'problem with pic outputs'
HI PIC Engineers.
I am using pic16c62 portb as output
I am driving LEDS and one buzzer.
Buzzer gets distorted signal.
I checked with digital scope I get this
I use BSF portb,RB3 ; sound when is high
My question is when you set any bit high shouldn't I get
clean 5 v signal or to have little distortion is normal.
How do you use buzzers with pics.
> I am using pic16c62 portb as output
> I am driving LEDS and one buzzer.
> Buzzer gets distorted signal.
> I checked with digital scope I get this
> | |
> I use BSF portb,RB3 ; sound when is high
> My question is when you set any bit high shouldn't I get
> clean 5 v signal or to have little distortion is normal.
> How do you use buzzers with pics.
I always use a transistor to turn on buzzers. Electromechanical
ones are not well suited to logic drive as they cause a lot of
inductive noise on the supply pin. Some of the Piezo devices
do work ok with just 5V but still safer to use a Transistor
and a freewheeling diode for any thing with large inductance
or capacitance (Piezo).
Not 100% sure if you have a drive problem or a resonance problem.
Many buzzers will only work well close to their resonant
frequency, they sound horrible at other frequencies.
Kalle Pihlajasaari ip.co.za kallehttp://www.ip.co.za/ip
Interface Products P O Box 15775, DOORNFONTEIN, 2028, South Africa
+ 27 (11) 402-7750 Fax: 402-7751 http://www.ip.co.za/people/kalle
DonTronics, Silicon Studio and Wirz Electronics uP Product Dealer
At 01:11 AM 8/11/97 -0700, Andre Abelian wrote:
Make sure you aren't exceeding the capacitance loading for the
particular part you are using. If its a piezo buzzer it likely
has a high capacitance across it. I've run into this and found was
able to get a higher sound level by putting a resistor in series
with the buzzer. I think I used 150 ohm. The buzzer I used required
me to clock out a 2khz signal.
| Jeff King Aero Data Systems |
| mich.com P.O. Box 510895 | jeff
| (810)471-1787 Livonia, MI 48151 |
|F(810)471-0279 United States |
|On Sun, 10 Aug 1997 20:57:14 -0400 Jeff King <MICH.COM> writes: jeff
I assume it is a piezo buzzer with built-in oscillator. These should
work fine directly from a port pin, as long as it uses less than 20 mA.
Electromechanical buzzers of the type with contact points are a definite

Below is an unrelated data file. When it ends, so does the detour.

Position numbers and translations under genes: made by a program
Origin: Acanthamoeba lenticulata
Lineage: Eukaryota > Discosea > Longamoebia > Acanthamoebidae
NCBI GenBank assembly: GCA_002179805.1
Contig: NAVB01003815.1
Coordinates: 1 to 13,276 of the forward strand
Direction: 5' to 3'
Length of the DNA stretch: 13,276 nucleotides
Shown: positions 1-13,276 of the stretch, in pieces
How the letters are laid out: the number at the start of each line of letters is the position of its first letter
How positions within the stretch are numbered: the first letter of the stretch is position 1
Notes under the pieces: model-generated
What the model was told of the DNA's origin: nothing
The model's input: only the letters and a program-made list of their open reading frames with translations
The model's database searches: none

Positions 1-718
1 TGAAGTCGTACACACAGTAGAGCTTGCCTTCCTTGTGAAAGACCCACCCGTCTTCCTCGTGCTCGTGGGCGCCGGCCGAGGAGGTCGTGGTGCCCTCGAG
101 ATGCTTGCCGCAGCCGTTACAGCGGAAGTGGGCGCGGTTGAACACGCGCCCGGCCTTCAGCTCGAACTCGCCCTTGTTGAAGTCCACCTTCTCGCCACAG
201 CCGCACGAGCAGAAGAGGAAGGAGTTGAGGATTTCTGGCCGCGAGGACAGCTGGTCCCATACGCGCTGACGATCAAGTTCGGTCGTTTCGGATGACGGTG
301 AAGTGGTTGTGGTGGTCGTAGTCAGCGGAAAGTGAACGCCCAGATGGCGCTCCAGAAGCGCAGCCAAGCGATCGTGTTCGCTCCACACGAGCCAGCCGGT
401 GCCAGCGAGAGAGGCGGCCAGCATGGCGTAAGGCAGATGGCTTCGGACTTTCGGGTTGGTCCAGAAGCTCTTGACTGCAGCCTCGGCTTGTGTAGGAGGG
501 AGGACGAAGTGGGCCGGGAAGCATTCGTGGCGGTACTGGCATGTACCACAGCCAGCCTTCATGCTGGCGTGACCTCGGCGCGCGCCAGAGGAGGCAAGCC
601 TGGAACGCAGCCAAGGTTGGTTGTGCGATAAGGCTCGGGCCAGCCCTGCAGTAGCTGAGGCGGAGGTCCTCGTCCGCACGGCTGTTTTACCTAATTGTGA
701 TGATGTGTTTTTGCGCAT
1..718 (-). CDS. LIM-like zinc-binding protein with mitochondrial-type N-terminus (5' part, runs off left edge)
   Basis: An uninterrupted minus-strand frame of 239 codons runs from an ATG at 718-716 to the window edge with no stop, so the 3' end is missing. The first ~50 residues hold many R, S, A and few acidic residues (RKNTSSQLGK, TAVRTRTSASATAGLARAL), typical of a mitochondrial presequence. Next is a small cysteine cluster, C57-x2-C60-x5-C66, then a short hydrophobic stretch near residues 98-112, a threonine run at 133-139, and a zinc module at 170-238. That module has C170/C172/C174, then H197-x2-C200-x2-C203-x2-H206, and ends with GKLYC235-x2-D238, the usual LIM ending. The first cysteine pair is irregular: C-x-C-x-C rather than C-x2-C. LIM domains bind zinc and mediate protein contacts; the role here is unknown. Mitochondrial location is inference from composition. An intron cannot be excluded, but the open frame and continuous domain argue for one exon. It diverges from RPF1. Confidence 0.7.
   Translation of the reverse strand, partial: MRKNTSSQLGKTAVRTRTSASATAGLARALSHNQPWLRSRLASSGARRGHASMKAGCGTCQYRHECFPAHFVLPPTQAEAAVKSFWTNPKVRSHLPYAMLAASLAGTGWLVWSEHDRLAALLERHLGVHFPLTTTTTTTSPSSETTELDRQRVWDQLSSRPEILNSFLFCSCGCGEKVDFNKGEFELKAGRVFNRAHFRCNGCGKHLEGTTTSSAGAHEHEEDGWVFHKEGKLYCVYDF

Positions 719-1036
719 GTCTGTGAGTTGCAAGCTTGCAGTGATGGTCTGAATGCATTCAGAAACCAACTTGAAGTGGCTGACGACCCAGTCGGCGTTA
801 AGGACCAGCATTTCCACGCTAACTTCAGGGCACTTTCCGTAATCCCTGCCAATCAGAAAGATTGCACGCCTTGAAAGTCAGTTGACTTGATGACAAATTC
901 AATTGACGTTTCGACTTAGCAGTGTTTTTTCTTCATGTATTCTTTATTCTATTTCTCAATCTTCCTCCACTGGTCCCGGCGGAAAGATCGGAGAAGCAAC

no-no since they will send nasty surges back into the PIC. Bare piezo
elements need you to clock out a signal of the proper frequency.
Possible sources of your trouble:
(a) There is a bug in the software, setting the port pin low or
configuring it for input when it isn't supposed to. This will naturally
turn the buzzer off.
(b) The buzzer is overloading the port pin. Check that the voltage is
close to 5V when the buzzer should be on. If not, other read-modify
write instructions to the port will turn it off even though they're not
supposed to. If the buzzer contains a capacitor in series with its power
supply it can create a transient overload that would cause a following
bsf or bcf to malfunction. My advice is not to use bsf/bcf [port pin],
xorwf [port],f etc. on ports that have any of their pins driving heavy
(c) The WDT is resetting the whole chip periodically. This will make the
ports go to inputs and turn the buzzer off until the tris registers are
set up again. Of course it will cause a lot of other problems as well,
which you may not be noticing because you're only trying to test the
buzzer now. Make sure WDT Off is selected in your programmer unless you
have clrwdt instructions in the proper place in the program. This is
about #2 on the list of PIC newbie mistakes.
Are you letting the WDT time out in your program causing it to reset your
program and reinitalise ? if so turn it off or clear it regularally this mabe
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